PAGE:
{-# INLINE withTuple #-}
withTuple ::
   (Storable tuple, Class.MakeValueTuple tuple,
    Class.ValueTuple tuple ~ value, Memory.C value) =>
   T p tuple ->
   (forall parameters.
    (Storable parameters,
     Class.MakeValueTuple parameters,
     Memory.C (Class.ValueTuple parameters)) =>
    (p -> parameters) ->
    (Class.ValueTuple parameters -> value) ->
    a) ->
withTuple (Constant a) f = f (const ()) (\() -> Class.valueTupleOf a)
withTuple (Variable v) f = f v id

{-# INLINE withMulti #-}
withMulti ::
   (Storable b, MultiValueMemory.C b) =>
   T p b ->
   (forall parameters.
    (Storable parameters,
     MultiValueMemory.C parameters) =>
    (p -> parameters) ->
    (MultiValue.T parameters -> MultiValue.T b) ->
    a) ->
withMulti = with MultiValue.cons

{-# INLINE with #-}
with ::
   (Storable b, MultiValueMemory.C b) =>
   (b -> MultiValue.T b) ->
   T p b ->
   (forall parameters.
    (Storable parameters,
     MultiValueMemory.C parameters) =>
    (p -> parameters) ->
    (MultiValue.T parameters -> MultiValue.T b) ->
    a) ->
with cons p f =
   case p of
      Constant b -> f (const ()) (\_ -> cons b)
      Variable v -> f v id

data Tunnel p a =
   forall t.
   (Storable t, MultiValueMemory.C t) =>
   Tunnel (p -> t) (MultiValue.T t -> MultiValue.T a)

tunnel ::
   (Storable a, MultiValueMemory.C a) =>
   (a -> MultiValue.T a) -> T p a -> Tunnel p a
tunnel cons p =
   case p of
      Constant b -> Tunnel (const ()) (\_ -> cons b)
      Variable v -> Tunnel v id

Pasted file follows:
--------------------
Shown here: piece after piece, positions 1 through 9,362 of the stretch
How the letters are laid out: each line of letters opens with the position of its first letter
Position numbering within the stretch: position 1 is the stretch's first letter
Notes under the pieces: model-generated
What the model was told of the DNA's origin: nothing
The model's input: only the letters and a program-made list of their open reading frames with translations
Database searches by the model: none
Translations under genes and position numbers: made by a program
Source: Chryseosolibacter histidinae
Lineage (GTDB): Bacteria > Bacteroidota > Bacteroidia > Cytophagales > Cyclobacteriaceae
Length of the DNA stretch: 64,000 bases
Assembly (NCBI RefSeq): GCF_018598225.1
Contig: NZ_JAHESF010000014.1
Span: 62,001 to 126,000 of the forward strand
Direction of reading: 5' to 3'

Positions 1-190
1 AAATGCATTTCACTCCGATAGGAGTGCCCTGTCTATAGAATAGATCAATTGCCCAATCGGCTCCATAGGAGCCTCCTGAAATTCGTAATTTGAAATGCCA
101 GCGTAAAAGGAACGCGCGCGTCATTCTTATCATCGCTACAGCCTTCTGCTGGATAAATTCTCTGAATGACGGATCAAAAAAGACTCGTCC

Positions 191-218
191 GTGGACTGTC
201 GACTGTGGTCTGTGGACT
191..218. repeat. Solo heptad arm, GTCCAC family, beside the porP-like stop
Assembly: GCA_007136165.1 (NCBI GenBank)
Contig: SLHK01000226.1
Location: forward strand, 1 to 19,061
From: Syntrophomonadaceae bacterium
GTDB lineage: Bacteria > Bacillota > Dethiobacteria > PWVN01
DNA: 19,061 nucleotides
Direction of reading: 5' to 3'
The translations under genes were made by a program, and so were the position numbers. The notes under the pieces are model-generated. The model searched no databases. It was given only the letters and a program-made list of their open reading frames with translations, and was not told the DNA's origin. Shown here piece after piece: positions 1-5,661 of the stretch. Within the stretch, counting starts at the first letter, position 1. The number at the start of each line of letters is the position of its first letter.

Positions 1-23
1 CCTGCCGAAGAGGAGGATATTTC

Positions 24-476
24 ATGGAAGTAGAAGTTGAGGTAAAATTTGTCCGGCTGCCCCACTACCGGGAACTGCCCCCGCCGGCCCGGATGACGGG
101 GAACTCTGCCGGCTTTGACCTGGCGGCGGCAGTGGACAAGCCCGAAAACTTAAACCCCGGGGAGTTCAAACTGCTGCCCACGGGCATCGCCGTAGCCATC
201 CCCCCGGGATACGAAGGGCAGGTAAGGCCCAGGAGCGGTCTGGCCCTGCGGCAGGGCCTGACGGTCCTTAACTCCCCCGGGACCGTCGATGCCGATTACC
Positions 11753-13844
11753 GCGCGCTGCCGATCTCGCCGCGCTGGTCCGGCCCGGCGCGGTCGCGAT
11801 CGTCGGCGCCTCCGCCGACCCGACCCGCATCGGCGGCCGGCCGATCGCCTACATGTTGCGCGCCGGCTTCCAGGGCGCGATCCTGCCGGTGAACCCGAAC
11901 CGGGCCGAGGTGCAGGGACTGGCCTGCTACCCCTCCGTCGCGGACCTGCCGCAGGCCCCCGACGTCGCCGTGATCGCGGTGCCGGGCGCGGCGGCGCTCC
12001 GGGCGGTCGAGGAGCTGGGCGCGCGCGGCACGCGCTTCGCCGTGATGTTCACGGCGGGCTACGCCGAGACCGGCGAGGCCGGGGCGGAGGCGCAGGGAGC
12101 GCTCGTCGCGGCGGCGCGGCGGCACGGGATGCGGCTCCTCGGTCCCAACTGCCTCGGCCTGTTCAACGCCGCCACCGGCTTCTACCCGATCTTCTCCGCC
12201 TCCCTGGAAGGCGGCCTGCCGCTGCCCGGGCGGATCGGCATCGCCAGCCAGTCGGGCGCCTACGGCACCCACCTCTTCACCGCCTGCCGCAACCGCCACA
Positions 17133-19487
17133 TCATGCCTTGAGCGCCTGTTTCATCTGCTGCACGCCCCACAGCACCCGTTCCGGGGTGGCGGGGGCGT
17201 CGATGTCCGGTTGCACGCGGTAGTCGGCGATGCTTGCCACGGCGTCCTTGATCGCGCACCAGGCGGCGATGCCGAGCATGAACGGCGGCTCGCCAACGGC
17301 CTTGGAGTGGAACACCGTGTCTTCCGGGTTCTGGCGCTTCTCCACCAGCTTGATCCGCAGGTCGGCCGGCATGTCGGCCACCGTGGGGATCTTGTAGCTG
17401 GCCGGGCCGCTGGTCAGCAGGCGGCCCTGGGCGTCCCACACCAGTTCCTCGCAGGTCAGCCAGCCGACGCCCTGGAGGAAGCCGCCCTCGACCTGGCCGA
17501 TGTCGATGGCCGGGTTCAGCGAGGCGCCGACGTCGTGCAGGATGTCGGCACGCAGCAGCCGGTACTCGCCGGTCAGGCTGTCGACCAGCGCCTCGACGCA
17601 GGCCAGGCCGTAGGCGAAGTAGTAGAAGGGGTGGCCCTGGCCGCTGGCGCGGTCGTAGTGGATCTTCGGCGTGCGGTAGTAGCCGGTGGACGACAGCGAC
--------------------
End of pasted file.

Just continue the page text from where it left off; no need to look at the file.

word32 :: T p Int -> T p Word32
word32 = fmap fromIntegral

infixl 0 $#

($#) :: (T p a -> b) -> (a -> b)
($#) f a = f (pure a)

{- |
@.@ can be used for fetching a parameter from a super-parameter.
instance Cat.Category T where
   id = Variable id
   Constant f . _ = Constant f
   Variable f . Constant a = Constant (f a)
   Variable f . Variable g = Variable (f . g)

{- |
@arr@ is useful for lifting parameter selectors to our parameter type
without relying on the constructor.
instance Arr.Arrow T where
   arr = Variable
   first f = Variable (mapFst (get f))

{- |
Useful for splitting @T p (a,b)@ into @T p a@ and @T p b@
using @fmap fst@ and @fmap snd@.
instance Functor (T p) where
   fmap f (Constant a) = Constant (f a)
   fmap f (Variable g) = Variable (f . g)

{- |
Useful for combining @T p a@ and @T p b@ to @T p (a,b)@
using @liftA2 (,)@.
However, we do not recommend to do so
because the result parameter can only be constant
if both operands are constant.
instance App.Applicative (T p) where
   pure a = Constant a
   Constant f <*> Constant a = Constant (f a)
   f <*> a = Variable (\p -> get f p (get a p))

instance Monad (T p) where
   return = pure
   Constant x >>= f = f x
   Variable x >>= f =
      Variable (\p -> get (f (x p)) p)

instance Num a => Num (T p a) where
   (+) = liftA2 (+)
   (-) = liftA2 (-)
   (*) = liftA2 (*)
   negate = fmap negate
   abs = fmap abs
   signum = fmap signum
   fromInteger = pure . fromInteger

instance Fractional a => Fractional (T p a) where
   (/) = liftA2 (/)
   fromRational = pure . fromRational